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Old 09 May 2012, 19:50   #1
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SIB trailer modification

Hi,

I have a snipe inflatable trailer and I'm starting to think it would be much better if it had multiple rollers instead of duel skids on each side. Launch can be difficult and recovery is a pain in the arse. Looking at how the trailer is constructed it all seems pretty moduar, so how much money and effort would be required to mount about 8 rollers on each side where the skids are located? It's like these http://www.snipetrailers.com/products5A.html

In an ideal world you would be able to wind the transom support up and down but for now I would settle for being able to roll the boat off and drag it back on!
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Old 10 May 2012, 04:07   #2
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Easy to do, but just be careful if you've a soft hull - rollers don't spread the weight nearly as much as a full length bunk and if they snag your floor you'll be cursing (and sinking )
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Old 10 May 2012, 10:01   #3
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Thanks, if it might end up damaging the hull I think I'll try fitting guide posts first and see if that makes recovery less hassle.
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Old 10 May 2012, 10:27   #4
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Matt - is launching & recovery difficult because you do not have your trailer deep enough in the water (bunk trailers generally need to be submerged more than roller trailers) ?

A SIB should be floated on and off a bunk trailer since the bunks present far more friction than a set of rollers. I second the advice from Trailer Guy that rollers would be a bad idea too.
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Old 10 May 2012, 10:49   #5
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The trailer needing to go in so far to float the boat back on is one of the problems. But go too far and it slides back off or moves so it's not supported correctly, not far enough and you have the friction issue.

I get on ok with it on river slips (the bunks half in and half out does the trick, the back floats and I lift the front) but when you add a bit if water movement and the tide rising or falling into the mix it can become a right pain. I'm hoping guide posts will eliminate the movement and alignment issues... Might make the process a bit less stressful!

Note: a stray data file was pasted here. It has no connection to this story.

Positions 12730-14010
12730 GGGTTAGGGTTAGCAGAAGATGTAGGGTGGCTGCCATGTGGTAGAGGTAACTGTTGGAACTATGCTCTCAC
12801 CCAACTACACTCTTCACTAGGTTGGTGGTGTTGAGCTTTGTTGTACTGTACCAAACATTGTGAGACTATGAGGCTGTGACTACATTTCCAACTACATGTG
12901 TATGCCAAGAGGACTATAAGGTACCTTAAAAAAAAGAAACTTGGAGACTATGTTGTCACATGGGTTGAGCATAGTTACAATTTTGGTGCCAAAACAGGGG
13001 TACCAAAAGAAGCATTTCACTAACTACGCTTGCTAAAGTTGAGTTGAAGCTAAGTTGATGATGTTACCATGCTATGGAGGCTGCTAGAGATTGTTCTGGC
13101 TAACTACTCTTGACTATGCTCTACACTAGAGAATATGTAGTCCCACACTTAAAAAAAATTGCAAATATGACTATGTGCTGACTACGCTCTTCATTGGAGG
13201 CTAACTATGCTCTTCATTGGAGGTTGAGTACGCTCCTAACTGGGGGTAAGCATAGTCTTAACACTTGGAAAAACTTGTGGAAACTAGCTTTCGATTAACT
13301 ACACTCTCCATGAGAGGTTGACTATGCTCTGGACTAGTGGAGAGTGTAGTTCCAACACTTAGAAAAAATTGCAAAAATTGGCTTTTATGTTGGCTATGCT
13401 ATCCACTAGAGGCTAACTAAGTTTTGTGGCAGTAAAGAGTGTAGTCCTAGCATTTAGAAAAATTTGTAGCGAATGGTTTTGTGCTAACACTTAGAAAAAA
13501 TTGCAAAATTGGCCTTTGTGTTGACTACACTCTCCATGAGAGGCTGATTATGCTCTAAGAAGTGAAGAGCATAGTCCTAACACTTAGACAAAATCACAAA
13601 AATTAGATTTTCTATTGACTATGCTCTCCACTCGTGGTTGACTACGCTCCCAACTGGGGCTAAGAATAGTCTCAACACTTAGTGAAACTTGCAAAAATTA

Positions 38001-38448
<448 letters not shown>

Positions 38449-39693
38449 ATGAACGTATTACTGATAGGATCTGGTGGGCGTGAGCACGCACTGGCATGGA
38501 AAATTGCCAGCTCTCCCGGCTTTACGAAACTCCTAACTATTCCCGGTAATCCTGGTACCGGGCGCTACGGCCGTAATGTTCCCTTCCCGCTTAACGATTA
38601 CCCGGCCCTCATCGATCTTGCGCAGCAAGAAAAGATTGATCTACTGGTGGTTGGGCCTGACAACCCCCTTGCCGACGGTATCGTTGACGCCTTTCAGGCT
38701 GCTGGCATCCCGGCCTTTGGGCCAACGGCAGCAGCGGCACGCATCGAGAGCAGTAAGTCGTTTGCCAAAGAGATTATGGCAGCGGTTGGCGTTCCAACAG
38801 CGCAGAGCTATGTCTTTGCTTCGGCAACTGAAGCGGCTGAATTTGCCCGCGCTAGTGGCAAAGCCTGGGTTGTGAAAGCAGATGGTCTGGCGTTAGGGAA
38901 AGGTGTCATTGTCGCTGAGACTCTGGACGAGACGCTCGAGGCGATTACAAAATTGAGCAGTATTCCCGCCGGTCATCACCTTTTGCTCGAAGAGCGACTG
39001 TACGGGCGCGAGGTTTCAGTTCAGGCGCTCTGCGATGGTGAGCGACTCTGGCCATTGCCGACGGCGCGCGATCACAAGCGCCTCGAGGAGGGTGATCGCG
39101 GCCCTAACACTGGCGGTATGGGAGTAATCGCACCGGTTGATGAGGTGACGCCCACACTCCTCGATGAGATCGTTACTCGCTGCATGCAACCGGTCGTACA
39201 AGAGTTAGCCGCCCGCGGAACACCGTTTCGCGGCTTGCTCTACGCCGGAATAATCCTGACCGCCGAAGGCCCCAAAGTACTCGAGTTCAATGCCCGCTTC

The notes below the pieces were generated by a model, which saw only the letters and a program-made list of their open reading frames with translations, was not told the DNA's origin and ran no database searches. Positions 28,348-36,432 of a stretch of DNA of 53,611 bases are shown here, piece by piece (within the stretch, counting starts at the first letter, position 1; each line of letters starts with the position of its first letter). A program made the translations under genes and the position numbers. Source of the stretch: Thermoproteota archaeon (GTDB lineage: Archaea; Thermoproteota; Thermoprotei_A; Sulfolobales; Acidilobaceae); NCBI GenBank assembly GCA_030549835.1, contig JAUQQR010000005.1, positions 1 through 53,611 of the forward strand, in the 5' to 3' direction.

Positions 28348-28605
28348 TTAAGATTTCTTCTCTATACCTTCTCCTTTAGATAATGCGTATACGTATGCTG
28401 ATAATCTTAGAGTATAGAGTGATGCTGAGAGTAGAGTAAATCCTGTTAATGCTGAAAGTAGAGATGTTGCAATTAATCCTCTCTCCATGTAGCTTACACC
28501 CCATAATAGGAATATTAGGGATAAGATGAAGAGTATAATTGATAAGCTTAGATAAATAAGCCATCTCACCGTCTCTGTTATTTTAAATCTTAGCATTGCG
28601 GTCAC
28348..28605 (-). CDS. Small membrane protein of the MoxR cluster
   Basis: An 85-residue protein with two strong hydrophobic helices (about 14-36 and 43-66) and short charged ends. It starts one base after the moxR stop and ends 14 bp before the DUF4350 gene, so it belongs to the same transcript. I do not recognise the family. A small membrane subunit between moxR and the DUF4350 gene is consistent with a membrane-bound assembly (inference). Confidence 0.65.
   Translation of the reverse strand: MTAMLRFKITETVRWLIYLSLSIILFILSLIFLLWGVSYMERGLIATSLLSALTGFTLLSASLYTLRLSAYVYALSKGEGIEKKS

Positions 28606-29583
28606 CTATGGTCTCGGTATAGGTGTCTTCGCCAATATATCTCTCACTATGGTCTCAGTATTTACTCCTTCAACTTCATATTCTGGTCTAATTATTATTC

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Old 10 May 2012, 11:27   #6
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I think side guides are the answer too. Inflatables blow about so much they are a pain to recover to trailer unless sea and wind are calm. Are you single or double handed?
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Old 10 May 2012, 14:41   #7
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Mostly double handed. Been trying to find cheap guide poles but no luck so far 100 quid up seems a bit steep for metal poles with some plastic on them
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Old 10 May 2012, 15:17   #8
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white, waste drain pipe (like from your sink to your drain). Cheap, lightweight, but fairly sturdy and you can get 90 degree angles. If you measure up you may find some around the same diameter as a jockey wheel clamp (common sizes of these are 34, 42 and 48mm), then you can fix it to the back easily and remove when you're towing.

Might be talking out my 4rse, but it's a thought!
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Old 10 May 2012, 17:29   #9
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Thanks, will look into that. Worth a try.
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Old 10 May 2012, 19:27   #10
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Trailer guides are very nice to have. The type with a board going between two poles will make it even easier to get the boat on the trailer square. Like this...



Wish I had a set, but the Speed Tubes on my boat do a decent job of centering it.
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